Although consoles tend to be cheaper from a one-time purchase point of view (usually $400-700 depending), a good solid PC of the same price, or more expensive, will tend to last you a great deal longer. This is particularly true if you build a high-end rig. A good PC build can last you a decade if maintained properly; whereas, a console will usually start struggling after five years or so, and they will sometimes not even be able to properly play new releases because the hardware demand is too high. Also, you can upgrade your PC in parts rather than just having to buy an entirely brand new one like you would have to do with a console. Need more ram? Just buy a couple sticks. Graphics card getting outdated? Get a new one. Simple.

Settings Options:

Most games, if properly developed for PC anyways, will have a settings menu that is almost a game in and of itself. A good settings menu looks like this:

And this is just the basic video options of DOOM 2016; once you get into the 'Advanced' settings, your mind will be opened up to the pure awesomeness of what PCs are truly capable of. You can add film grain, adjust saturation, shrink weapon size for fps, dim the UI, tweak shadows, and much, much more. This is the true beauty behind PC gaming: player options and choice. Great developers, like id Software in the screenshot above, will do everything in their power to give the players as many tools to adjust the game to their liking, and I applaud them when they do. Not everyone does, but when they do, it should be praised.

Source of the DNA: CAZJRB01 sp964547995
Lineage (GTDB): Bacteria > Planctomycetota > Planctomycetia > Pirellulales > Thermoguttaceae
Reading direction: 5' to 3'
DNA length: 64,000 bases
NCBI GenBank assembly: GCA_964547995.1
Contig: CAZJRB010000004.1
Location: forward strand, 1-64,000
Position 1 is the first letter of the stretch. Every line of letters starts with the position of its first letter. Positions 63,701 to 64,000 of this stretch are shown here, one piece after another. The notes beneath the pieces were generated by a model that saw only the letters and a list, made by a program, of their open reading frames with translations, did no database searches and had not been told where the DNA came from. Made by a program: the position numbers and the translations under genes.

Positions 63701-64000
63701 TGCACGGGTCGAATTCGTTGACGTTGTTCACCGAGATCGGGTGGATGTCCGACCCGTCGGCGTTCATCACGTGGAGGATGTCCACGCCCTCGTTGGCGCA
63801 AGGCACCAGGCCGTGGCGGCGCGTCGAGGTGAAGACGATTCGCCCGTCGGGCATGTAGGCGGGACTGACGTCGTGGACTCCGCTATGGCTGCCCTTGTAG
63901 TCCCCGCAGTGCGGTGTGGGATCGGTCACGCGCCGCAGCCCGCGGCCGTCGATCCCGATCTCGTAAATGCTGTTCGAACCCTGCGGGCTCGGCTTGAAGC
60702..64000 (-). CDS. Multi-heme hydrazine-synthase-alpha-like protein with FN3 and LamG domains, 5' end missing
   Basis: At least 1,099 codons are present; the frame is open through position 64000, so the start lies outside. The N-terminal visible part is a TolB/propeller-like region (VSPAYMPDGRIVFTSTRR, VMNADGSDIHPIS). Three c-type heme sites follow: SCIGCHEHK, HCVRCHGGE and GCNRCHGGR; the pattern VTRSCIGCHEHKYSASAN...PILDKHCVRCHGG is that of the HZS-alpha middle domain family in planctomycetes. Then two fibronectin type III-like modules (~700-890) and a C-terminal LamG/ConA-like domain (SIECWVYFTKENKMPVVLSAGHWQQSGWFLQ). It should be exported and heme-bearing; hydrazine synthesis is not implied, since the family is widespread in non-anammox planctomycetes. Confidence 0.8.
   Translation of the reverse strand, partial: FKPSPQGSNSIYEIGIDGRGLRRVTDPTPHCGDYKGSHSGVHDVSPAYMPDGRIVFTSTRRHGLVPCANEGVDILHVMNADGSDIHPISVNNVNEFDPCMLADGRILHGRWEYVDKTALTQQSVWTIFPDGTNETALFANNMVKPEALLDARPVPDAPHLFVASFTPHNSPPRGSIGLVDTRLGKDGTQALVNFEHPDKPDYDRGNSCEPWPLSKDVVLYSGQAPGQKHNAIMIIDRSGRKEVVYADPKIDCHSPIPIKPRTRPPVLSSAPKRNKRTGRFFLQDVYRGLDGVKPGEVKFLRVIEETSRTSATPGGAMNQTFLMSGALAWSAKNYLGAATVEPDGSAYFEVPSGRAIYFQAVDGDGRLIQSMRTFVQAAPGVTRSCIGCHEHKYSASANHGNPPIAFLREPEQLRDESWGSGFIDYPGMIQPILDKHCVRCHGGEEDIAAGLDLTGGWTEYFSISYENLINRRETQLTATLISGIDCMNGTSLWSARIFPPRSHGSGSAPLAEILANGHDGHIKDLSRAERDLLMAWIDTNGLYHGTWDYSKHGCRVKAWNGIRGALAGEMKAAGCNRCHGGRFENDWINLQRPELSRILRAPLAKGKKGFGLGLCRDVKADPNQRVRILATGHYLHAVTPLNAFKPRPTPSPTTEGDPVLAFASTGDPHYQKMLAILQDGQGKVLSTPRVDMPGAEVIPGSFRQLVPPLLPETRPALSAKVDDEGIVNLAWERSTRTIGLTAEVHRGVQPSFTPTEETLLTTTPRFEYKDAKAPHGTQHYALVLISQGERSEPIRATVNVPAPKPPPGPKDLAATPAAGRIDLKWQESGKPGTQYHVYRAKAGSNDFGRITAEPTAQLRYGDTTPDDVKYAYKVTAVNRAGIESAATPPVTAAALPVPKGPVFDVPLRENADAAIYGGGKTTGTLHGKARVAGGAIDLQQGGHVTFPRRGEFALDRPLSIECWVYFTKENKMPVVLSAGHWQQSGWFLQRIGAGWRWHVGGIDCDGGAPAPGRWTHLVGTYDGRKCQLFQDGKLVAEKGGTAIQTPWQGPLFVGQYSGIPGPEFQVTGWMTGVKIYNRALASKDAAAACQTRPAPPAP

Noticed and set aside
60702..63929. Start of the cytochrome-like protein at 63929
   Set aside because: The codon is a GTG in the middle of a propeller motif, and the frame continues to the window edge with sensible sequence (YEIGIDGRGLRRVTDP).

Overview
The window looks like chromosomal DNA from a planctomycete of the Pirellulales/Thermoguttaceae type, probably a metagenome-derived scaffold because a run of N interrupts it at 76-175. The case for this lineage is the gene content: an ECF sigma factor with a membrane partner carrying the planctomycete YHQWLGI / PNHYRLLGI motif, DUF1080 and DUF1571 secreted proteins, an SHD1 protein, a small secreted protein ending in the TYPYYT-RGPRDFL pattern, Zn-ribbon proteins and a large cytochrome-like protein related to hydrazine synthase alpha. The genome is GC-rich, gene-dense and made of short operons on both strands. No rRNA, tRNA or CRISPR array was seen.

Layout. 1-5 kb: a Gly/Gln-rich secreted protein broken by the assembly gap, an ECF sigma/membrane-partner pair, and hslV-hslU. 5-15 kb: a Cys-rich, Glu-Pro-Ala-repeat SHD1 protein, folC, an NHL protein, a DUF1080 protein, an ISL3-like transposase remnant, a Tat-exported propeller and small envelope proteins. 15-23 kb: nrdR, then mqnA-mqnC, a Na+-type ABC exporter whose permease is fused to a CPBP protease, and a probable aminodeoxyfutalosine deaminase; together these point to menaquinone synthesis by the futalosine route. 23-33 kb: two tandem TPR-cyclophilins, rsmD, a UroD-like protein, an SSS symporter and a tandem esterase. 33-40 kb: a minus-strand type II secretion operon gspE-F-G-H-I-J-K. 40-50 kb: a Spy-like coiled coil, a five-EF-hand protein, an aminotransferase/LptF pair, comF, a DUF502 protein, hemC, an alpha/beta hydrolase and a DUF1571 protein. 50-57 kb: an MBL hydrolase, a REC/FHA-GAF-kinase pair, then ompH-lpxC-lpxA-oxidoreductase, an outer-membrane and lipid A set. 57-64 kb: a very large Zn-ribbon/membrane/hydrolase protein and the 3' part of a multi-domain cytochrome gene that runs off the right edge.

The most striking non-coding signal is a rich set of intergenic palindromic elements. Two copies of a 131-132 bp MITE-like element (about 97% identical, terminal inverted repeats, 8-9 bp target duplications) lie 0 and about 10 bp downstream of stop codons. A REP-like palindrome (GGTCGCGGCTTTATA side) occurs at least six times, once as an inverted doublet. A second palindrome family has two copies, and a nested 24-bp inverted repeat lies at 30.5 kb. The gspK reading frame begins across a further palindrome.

Now with console, you don't really see these advanced options; not for want of trying, but simply because consoles don't have the hardware to handle a lot of these settings. Usually the options will be very scant based on what the console can take performance wise. They often have to be defaulted to the bare minimum. It's unfortunate, but understandable given their limitations.


Okay, now that we went over some of the advantages PC has over console, let's be fair and give some props to the consoles.


Not sure if this is really a positive aspect, but there are console exclusive games that are great and that you can only get on their given platform (Xbox, PlayStation, Switch, etc.). That said, there are more PC games not yet found on console, as mentioned above. And the thing is, more and more supposed console exclusives are actually being ported to PC on a regular basis, but not many PC exclusives are being ported to console, although some are.

Initial Cost: